Their ability to reduce emissions and mitigate the environmental impact of their operations is a major determinant of Africa’s progress in climate change mitigation and adaptation.

Involvement of Nordic Development Fund and African Guarantee Fund

In 2016, the Nordic Development Fund (NDF) became African Guarantee Fund’s (AGF) fifth shareholder. Under NDF’s leadership, AGF launched a Green Guarantee Facility to unlock financing for SMEs investing in climate and green growth-oriented economy.

AGF has since then substantially fostered sustainable growth by offering the Green Guarantee Facility to lending institutions to enable them ease access to finance for Green SMEs. The Green Guarantee Facility aims to increase sustainable private-sector led economic growth in Africa, through efficient utilisation of untapped clean energy resources and other climate-resilient development initiatives.

To complement the Green Guarantee Facility, AGF offers a Capacity Development Grant to both Partner Financial Institutions (PFIs) and Green SMEs. This enables the lenders to enhance their technical capacities while also ensuring that there is a pipeline of credit ready green SMEs that these PFIs can finance.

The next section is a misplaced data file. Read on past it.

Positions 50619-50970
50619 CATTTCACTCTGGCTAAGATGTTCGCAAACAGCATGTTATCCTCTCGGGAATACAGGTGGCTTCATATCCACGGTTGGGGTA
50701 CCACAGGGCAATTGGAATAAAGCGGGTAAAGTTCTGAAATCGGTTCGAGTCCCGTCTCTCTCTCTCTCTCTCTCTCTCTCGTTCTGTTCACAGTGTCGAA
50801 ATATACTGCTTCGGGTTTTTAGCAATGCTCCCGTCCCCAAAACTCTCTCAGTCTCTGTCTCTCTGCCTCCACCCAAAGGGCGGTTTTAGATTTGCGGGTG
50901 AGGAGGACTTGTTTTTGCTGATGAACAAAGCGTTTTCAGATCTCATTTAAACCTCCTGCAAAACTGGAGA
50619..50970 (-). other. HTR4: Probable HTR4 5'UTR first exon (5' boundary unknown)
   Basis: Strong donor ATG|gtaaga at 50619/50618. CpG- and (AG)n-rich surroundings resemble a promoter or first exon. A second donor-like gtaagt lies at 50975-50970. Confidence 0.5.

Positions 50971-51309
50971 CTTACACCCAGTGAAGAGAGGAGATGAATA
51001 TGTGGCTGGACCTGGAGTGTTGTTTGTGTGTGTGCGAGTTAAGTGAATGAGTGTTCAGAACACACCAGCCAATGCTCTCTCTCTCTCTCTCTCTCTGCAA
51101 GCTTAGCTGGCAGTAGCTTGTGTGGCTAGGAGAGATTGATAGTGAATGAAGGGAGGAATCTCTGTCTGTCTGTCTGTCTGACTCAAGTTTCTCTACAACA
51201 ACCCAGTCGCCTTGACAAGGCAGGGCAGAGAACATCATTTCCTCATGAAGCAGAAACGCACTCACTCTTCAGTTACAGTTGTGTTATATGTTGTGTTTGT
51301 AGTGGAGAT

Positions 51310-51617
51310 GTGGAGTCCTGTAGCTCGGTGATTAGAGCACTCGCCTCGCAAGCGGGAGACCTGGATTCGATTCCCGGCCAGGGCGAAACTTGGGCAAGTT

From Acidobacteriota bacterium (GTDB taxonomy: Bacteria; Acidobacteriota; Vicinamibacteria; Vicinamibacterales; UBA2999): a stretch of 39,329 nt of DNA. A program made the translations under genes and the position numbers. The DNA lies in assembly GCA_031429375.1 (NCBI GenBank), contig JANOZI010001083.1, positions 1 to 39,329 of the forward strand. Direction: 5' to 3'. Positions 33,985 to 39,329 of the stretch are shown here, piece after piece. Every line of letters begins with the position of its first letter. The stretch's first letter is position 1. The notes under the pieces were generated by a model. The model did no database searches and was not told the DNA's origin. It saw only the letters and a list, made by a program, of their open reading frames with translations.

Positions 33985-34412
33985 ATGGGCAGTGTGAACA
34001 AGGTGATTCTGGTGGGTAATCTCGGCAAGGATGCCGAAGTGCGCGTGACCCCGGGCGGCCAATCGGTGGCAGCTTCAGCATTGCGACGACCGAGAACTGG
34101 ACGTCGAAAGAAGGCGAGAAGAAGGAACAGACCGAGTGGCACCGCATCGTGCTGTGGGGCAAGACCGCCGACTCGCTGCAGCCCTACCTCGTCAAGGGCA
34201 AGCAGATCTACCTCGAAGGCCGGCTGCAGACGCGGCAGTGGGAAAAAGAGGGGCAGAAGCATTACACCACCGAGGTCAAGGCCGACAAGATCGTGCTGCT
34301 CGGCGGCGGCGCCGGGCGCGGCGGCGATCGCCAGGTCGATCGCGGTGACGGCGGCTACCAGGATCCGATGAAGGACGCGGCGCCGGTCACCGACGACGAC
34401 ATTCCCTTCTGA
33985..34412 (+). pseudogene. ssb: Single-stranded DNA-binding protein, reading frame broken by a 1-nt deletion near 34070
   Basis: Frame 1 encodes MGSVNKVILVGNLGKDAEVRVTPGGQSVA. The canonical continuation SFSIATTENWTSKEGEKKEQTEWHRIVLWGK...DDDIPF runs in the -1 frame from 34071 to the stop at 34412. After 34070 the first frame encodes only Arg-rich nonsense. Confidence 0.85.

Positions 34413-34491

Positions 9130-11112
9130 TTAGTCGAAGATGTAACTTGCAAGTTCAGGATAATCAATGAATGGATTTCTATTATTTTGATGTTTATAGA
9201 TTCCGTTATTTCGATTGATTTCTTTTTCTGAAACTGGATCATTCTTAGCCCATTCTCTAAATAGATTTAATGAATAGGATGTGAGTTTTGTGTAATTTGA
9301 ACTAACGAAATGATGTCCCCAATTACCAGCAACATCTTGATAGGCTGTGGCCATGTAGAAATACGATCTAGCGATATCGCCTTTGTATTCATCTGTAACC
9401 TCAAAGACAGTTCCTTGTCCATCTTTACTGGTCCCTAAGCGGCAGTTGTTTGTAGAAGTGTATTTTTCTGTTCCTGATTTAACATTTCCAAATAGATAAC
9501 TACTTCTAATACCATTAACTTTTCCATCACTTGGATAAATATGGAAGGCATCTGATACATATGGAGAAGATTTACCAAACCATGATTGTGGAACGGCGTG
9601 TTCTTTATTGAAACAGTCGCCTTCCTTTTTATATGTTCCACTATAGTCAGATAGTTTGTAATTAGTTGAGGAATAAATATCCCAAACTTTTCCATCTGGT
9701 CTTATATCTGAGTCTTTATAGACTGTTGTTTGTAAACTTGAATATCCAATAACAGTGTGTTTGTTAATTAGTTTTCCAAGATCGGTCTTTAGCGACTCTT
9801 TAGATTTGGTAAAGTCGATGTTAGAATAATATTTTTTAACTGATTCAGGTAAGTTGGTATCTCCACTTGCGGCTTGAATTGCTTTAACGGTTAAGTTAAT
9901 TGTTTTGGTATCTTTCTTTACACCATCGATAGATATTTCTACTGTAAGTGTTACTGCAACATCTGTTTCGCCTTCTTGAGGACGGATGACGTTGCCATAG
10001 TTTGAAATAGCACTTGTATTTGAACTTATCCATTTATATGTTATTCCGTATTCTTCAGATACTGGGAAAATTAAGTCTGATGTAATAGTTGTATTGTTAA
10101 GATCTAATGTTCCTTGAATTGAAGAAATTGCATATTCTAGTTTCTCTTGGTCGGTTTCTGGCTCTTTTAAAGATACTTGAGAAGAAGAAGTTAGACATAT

To facilitate a strong value chain in green financing, there is a need to lobby for national, regional, and international policies conducive for all players to support lending in this sector.

It is in view of this that AGF in partnership with NDF launched the Green Finance Conference & Training as a response to the challenges of climate change within the framework of Nationally Determined Contributions (NDCs).

The Green Finance Conference provides a platform for all stakeholders to dialogue and showcase the many advantages that Green SMEs can contribute to the economy.

The event aims to analyse opportunities and propose solutions necessary to meet the financing needs of Green SMEs to enable them acquire skills and technologies that can mitigate the effects of climate change. Previous conferences have been held in Zambia, Kenya, Ghana, Côte d’Ivoire, Senegal, Benin, Mozambique, and Malawi.

The 9th edition of the Green Finance conference took place in Lagos, Nigeria under the theme: “The Role of Africa’s Private Sector in the Paris Agreement on Climate Change.”

The high-level conference was followed by a 3-day training on Credit Risk and Product Development in Green Finance, for senior managers of Financial Institutions.

The Green Finance Conference provided a platform for all stakeholders to increase their understanding of AGF’s Green Guarantee Facility and how it enables banks on-lend to green and climate-smart projects.